Labeling Men: That’s awesome. Aside from catering different kinds of experiences, how would you describe the type of food?

Neal Fraser: I would say, if there is a food that is representational of Los Angeles, that is what I am trying to do. Angeleno food - not necessarily California cuisine - you know, what is indicative of Los Angeles. We have nods to, maybe not every culture in Los Angeles, because that would be impossible, but nods to Japanese food, nods to Korean food, nods to Mexican food, which I feel are the more dynamic cuisines in Los Angeles. Still keep digging into and finding new stuff to create a unique experience.

Labeling Men: So what is your favorite item on the menu currently?

Neal Fraser: Um, I don’t really know, that’s a hard question to answer. I really like the lamb belly. I really like the snapper crudo; I just think it’s simple, clean, approachable. Seems to work when it’s colder out, when it’s hot out.

Labeling Men: Do you change your menu with the seasons a lot?

Neal Fraser: We change it every day.

Labeling Men: Oh! (laughs) That’s amazing!

Neal Fraser: I mean not everything, but there are some things we can only get for a few days, suppliers that we only order from a few days a week and we may have their product for only two days, four days a week, depending on how much we get in and how much sells. So we are constantly moving things back and forth. Not to say we gut the menu every day, there are some things on the menu that have been there since we’ve opened and some things that change often.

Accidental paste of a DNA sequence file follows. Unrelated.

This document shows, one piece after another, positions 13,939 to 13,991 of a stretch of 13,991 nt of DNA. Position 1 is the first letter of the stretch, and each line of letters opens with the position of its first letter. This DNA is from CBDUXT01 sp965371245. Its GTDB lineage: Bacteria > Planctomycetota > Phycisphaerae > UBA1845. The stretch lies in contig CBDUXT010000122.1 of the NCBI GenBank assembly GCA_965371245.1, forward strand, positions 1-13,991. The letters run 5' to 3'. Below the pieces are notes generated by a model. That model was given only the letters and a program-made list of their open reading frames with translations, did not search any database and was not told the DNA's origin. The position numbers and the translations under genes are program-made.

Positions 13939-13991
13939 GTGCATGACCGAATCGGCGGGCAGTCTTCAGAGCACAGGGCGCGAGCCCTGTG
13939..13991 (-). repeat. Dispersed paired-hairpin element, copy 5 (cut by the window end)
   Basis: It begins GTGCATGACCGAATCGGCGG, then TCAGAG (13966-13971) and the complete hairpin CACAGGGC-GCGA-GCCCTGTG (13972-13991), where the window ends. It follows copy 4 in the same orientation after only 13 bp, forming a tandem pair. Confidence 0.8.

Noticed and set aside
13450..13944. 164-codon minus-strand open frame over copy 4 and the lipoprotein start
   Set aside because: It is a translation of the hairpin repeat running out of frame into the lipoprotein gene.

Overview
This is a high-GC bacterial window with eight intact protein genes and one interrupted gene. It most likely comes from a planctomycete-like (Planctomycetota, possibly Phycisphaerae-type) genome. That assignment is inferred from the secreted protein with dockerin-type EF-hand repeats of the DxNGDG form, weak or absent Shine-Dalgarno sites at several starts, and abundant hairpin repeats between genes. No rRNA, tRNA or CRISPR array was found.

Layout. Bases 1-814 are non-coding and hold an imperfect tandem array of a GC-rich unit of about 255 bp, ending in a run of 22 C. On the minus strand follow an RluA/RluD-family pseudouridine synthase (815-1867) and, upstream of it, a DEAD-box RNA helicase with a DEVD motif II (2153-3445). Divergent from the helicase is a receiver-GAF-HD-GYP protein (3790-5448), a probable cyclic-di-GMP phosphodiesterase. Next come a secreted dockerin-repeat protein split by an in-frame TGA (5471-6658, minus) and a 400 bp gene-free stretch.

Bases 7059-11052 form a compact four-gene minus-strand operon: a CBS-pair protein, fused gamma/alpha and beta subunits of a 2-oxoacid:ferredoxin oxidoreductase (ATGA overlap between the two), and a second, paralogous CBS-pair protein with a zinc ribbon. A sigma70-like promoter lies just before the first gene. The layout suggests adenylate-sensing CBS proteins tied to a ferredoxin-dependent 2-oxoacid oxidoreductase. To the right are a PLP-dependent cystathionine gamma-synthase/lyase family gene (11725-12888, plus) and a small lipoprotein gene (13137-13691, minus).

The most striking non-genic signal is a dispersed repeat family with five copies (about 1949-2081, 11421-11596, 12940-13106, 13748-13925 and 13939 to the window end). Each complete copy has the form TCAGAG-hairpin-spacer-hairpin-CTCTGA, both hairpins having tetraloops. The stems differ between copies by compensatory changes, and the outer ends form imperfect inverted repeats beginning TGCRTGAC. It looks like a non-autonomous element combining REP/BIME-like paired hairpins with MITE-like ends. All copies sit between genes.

Labeling Men: Awesome! What was the design inspiration behind the space?

Neal Fraser: I think that we wanted to pay homage to what the building is. It is the former rectory of the catholic cathedral and we wanted to have some modern things and some not so modern things. Neither Amy [his wife] or myself have been to Mexico City, but that’s kind of what we wanted to nod to, something that you would find in Mexico City. Dynamic but old, kind of off the street, we have a full dining outside but you’re not on the street. So if an ambulance blows by you’re not going to get dirt from the ambulance flying on to your food like a lot of outdoor cafés.

Labeling Men: It has a little more ambiance [laughs]. It’s absolutely beautiful. What has been your favorite meal that you have cooked, ever? Is there one dish that you count as a stand out that you always go back to?

Neal Fraser: I don’t think so, I am constantly evolving or try to. We always go back to the old bag of tricks and see what’s working and what’s not. Once in a while we will take a menu or an item that was on a menu twenty years ago and update it or not and put it back on the menu to see if people still enjoy it. Definitely not trying to reinvent the wheel. We just try to get great product in and treat it with reverence. You know, we’re not trying to have every dish be a modern gastronomical experience; there is something to be said about a good grilled piece of meat with some salt on it and have that be amazing.

Labeling Men: I love that. I mean there are some brilliant chefs that have done some creative things, but it’s nice to go back to the basics.

Neal Fraser: Exactly.

Labeling Men: Are there any chefs that you look up to or have been inspirations in your career?